America isn’t the only country with a Thanksgiving Day.
Canada, for example, celebrates theirs on the second Monday of each month.
And before it became an independent nation. Israel used to celebrate Thanksgiving on Dec. 9.
Thanksgiving in Palestine, also known as Deliverance Day, celebrated the British conquest of Jerusalem by General Allenby on Dec. 9.
While JTA’s online archive doesn’t make mention of a feast associated with the holiday, worship among all faiths was a central facet of the holiday, as was the case in 1923:
Thanks-giving service in celebration of the Sixth Anniversary of the capture of Jerusalem by General Allenby’s forces was held at the St. George Cathedral here Sunday. Governor Storrs of Jerusalem acted as host to a select gathering representing the various communities-Moslemm Jewish and Christian. Sir Herbert Samuel, the High Commissioner, and all the highest officials attended the service, as did also the two Chief Rabbis, the Rev. Isaac Kuk, representing the Ashkenazic Jewish community and Rabbi Jacob Mayer, the Sephardic Jewish community. The service was conducted in English, Arabic and Hebrew. Among the conspicuous absentees were Cardinal Barlassina, the Latin patriarch, and Mufti Husseini, the highest Moslem dignitary in the land. The absence of the Muffti may not have been a coincidence; Arab residents of Palestine were not particularly fond of the holiday.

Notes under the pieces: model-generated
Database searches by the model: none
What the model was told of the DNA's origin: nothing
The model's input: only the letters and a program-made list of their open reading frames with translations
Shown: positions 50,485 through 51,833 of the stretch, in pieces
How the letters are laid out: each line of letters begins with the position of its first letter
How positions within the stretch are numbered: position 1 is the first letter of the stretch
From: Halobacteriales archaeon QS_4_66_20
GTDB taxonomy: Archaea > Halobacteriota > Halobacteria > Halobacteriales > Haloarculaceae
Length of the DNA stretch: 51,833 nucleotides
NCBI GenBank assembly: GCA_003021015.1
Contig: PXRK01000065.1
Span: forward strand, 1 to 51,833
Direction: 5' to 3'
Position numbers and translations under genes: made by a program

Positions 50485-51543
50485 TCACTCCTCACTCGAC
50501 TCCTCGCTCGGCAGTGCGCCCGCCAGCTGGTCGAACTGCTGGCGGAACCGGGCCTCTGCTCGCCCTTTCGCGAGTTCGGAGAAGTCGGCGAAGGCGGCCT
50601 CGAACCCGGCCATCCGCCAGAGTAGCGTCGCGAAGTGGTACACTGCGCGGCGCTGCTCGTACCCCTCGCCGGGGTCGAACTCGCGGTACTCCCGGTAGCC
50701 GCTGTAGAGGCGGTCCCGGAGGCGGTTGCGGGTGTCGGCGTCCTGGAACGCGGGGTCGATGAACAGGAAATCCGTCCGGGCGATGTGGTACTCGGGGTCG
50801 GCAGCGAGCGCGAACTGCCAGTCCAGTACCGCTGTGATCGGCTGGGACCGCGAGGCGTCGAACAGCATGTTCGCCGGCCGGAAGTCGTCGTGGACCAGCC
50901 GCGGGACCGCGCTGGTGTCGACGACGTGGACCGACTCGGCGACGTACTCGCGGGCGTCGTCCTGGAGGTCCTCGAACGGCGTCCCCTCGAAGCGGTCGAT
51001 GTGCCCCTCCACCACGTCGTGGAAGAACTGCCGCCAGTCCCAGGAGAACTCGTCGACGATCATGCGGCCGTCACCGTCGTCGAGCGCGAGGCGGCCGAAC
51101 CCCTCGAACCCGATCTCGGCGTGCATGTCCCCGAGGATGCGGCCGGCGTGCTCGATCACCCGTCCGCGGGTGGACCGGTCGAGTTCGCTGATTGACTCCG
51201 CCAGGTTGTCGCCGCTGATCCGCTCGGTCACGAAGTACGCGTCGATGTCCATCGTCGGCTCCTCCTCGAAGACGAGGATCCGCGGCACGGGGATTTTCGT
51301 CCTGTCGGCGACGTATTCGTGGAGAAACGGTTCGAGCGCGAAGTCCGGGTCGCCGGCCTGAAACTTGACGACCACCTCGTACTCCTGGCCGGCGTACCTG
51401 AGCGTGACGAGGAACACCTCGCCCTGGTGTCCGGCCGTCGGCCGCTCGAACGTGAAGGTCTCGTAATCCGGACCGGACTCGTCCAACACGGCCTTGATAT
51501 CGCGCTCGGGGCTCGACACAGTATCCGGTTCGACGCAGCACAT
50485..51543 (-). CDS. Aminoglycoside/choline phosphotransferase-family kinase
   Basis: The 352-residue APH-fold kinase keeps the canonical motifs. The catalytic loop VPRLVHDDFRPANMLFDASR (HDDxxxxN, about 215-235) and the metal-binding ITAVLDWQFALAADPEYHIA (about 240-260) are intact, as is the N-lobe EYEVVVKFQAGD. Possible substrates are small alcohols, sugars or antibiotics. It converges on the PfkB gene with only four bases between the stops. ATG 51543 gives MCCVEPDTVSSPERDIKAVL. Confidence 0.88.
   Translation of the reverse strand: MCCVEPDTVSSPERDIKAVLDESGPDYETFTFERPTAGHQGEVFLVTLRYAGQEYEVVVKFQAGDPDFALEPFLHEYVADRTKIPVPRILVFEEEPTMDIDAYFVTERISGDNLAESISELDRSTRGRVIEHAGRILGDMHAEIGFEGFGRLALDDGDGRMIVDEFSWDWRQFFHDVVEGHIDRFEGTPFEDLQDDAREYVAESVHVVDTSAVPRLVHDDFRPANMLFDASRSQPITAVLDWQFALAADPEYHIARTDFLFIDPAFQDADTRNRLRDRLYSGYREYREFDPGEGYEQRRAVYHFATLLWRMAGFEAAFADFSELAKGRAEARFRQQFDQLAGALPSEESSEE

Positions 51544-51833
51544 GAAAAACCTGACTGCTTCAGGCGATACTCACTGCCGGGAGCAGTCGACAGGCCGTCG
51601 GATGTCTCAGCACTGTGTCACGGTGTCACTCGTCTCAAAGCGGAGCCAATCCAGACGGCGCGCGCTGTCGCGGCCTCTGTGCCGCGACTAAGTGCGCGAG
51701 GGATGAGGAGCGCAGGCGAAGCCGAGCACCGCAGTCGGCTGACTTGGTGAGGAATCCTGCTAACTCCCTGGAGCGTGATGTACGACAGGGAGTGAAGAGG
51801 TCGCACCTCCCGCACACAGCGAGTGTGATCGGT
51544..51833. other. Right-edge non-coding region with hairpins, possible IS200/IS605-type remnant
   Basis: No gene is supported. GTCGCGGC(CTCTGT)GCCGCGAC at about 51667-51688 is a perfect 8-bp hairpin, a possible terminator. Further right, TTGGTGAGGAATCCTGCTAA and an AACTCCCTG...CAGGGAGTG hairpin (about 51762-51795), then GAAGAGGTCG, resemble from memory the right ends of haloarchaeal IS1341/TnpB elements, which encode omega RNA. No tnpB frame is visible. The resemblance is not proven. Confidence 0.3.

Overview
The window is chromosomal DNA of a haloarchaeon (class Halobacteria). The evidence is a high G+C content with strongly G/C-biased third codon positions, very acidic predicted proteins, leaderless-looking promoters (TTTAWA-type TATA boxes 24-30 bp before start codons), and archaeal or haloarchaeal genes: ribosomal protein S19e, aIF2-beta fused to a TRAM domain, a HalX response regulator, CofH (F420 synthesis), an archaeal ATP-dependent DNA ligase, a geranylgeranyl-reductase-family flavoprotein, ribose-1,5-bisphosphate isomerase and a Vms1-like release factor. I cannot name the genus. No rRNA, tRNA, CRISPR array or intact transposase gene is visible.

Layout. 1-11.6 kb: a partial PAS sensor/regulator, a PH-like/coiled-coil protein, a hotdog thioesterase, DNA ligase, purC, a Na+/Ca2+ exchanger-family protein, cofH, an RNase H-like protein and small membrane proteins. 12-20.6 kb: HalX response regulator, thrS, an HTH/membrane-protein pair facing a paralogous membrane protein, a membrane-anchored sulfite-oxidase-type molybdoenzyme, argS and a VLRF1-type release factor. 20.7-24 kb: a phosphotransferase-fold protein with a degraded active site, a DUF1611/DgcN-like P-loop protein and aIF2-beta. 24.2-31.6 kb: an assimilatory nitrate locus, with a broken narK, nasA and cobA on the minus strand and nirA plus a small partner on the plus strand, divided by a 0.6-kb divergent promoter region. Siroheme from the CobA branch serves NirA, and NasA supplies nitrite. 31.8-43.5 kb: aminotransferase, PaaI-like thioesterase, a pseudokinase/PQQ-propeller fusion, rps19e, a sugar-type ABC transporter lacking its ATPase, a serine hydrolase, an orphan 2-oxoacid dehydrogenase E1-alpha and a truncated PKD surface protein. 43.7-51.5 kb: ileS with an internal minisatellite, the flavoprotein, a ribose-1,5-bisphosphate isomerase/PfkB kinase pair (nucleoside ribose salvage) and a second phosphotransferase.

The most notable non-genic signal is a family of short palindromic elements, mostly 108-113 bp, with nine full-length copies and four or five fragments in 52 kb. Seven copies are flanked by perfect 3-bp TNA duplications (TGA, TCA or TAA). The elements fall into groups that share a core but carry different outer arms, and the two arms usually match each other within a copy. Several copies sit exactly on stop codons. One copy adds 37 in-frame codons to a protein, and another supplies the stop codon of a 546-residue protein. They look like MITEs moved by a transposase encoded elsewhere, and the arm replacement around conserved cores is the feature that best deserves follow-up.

In 1929, a British inquiry into riots in Palestine led to a recommendation to cancel the holiday.
Today, one could reasonably argue that Yom Ha’atzmaut has supplanted Deliverance Day.
For those looking for a familiar modern Thanksgiving experience in Israel, you’ll be pleased to know that many American Turkey Day staples are available. In 1999, Israel consumed more Turkey than any other nation.